Saturday, July 18, 2009

Day 38

Oof, I am not posting as much as I had expected I would. My time in Japan is already more than half over.

Lately I've been hanging out in camera stores around Tokyo. I finally figured out that the Yodobashi Camera in Shinjuku is a compound spread around several streets within a small area. Despite that, they did not have the stationary component which their Akihabara branch posesses, where Friday I caved in and bought a folding fan to compensate for the end of the rainy season and the the true start of summer.

Somehow, despite wandering aimlessly through Electric Town, I realized that more than anything I want to buy a camera, and old camera. One that uses film. Imagine that. Yodobashi and Bic both carry the overpriced Holga and Diana crap-boxes that I could find in the Urban Outfitters in New Haven, but they also both carry 135mm, non-SLR, extremely expensive Fujifilm rangefinders. I was taken with them, and thought of buying the cheaper Natura Classica until I realized that I had subconsciously removed one zero too many from the price in yen, thinking a $330 camera a steal at $33. Damn. The more expensive, "professional" (I suppose) camera was about double that.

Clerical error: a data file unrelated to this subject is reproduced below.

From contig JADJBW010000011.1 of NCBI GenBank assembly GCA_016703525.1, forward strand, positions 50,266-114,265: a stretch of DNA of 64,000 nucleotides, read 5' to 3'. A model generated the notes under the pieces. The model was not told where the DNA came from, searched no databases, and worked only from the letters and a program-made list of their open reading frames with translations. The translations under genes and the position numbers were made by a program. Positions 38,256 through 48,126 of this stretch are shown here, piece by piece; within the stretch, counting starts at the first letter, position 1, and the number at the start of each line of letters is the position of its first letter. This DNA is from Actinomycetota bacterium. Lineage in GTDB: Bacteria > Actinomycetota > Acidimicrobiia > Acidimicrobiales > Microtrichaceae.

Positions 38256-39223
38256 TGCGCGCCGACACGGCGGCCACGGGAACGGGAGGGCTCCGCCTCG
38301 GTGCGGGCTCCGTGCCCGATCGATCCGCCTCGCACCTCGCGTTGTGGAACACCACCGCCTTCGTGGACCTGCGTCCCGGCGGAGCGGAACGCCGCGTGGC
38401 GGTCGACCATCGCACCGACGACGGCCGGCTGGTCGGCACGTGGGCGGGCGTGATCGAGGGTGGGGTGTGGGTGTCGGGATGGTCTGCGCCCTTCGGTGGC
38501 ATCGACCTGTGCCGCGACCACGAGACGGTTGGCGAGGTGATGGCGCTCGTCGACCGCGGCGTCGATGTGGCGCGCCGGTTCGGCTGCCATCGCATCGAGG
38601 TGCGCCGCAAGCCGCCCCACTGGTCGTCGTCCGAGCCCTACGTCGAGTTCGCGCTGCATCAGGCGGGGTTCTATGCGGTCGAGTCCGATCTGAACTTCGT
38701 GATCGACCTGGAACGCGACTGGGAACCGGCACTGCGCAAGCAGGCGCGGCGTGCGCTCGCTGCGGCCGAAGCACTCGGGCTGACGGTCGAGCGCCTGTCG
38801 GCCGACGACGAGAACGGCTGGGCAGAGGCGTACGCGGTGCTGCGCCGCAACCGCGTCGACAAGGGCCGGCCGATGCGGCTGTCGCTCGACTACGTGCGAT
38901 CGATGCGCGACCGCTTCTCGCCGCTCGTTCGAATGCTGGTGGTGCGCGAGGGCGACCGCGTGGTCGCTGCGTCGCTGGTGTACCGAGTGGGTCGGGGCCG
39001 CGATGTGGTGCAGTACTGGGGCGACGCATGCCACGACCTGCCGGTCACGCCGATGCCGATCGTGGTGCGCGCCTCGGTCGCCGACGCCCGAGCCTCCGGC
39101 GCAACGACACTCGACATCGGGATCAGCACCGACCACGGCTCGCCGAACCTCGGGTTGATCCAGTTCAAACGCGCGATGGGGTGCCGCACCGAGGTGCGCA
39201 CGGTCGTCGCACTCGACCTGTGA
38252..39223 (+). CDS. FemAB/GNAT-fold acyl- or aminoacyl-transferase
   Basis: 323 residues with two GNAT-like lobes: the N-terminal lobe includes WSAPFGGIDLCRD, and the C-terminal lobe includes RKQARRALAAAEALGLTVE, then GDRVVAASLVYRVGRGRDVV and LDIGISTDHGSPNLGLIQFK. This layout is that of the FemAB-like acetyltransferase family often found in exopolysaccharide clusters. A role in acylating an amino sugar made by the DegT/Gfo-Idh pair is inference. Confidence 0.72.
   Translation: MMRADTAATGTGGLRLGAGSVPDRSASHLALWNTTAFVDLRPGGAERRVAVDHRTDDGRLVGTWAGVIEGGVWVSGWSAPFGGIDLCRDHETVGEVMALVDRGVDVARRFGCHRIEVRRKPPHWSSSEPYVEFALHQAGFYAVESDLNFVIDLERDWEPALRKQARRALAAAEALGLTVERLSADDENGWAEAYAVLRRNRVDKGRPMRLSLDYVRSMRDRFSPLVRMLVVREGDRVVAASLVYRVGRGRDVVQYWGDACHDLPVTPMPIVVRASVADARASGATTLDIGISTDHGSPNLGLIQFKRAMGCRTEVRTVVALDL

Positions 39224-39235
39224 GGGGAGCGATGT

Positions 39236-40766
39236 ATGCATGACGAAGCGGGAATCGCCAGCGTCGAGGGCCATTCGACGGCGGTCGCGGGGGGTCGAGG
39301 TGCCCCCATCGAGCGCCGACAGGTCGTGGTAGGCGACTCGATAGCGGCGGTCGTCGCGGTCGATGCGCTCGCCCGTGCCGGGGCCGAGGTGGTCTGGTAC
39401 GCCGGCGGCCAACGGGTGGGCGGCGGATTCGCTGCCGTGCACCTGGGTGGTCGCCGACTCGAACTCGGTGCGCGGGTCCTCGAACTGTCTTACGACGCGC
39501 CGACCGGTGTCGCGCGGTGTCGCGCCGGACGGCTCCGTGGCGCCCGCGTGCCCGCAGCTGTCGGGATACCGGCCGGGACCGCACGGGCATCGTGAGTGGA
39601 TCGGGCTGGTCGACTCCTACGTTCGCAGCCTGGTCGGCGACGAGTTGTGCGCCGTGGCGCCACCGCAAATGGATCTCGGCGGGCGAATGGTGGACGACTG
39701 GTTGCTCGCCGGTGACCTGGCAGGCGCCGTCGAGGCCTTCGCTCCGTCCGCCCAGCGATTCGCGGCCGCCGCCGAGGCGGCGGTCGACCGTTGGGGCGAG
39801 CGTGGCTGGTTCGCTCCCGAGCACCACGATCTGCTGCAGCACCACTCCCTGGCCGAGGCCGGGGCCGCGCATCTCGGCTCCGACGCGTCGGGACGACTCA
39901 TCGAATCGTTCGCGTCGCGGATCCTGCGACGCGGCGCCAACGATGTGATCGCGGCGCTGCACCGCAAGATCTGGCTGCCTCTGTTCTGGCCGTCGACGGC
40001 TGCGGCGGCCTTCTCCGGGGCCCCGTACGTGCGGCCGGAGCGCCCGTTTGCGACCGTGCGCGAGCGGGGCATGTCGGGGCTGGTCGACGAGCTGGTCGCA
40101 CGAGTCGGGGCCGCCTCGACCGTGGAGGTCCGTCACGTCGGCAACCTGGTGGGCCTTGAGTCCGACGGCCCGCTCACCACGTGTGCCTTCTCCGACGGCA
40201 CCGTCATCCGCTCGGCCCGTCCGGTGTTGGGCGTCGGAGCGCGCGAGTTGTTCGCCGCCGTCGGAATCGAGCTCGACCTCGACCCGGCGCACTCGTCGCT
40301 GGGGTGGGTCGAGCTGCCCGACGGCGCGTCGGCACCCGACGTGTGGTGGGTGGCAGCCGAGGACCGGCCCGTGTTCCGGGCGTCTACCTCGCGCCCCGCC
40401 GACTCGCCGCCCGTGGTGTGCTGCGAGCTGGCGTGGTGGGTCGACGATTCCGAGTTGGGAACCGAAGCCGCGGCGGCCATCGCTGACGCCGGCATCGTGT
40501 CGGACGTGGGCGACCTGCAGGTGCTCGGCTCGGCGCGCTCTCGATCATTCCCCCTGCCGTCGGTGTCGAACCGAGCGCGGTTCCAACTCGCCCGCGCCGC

Yet in a strange, long-but-extremely-narrow store in Electric Town, a store devoted to selling the most unglamourous of electric (not electronic) components, there was a second floor filled with fascinating used gadgets. National brand radios, a Famicom in the box, an ancient portable Sony b/w set, those tin robots (replicas?), it was a retro-nerd's paradise. Amongst it all, there were even used cameras, from the horribly useless earliest of digital cameras to a Nikon F, still a pricey and high-quality device. In one cabinet, there were several old rangefinders, Olympus and Canon, and a sign stated that all of them were... something unreadable. I hoped that such beautiful toys were not... broken. I asked the man in the store. "Over there there are cameras; there's something written but I cannot read it.... I don't know if they work or not...."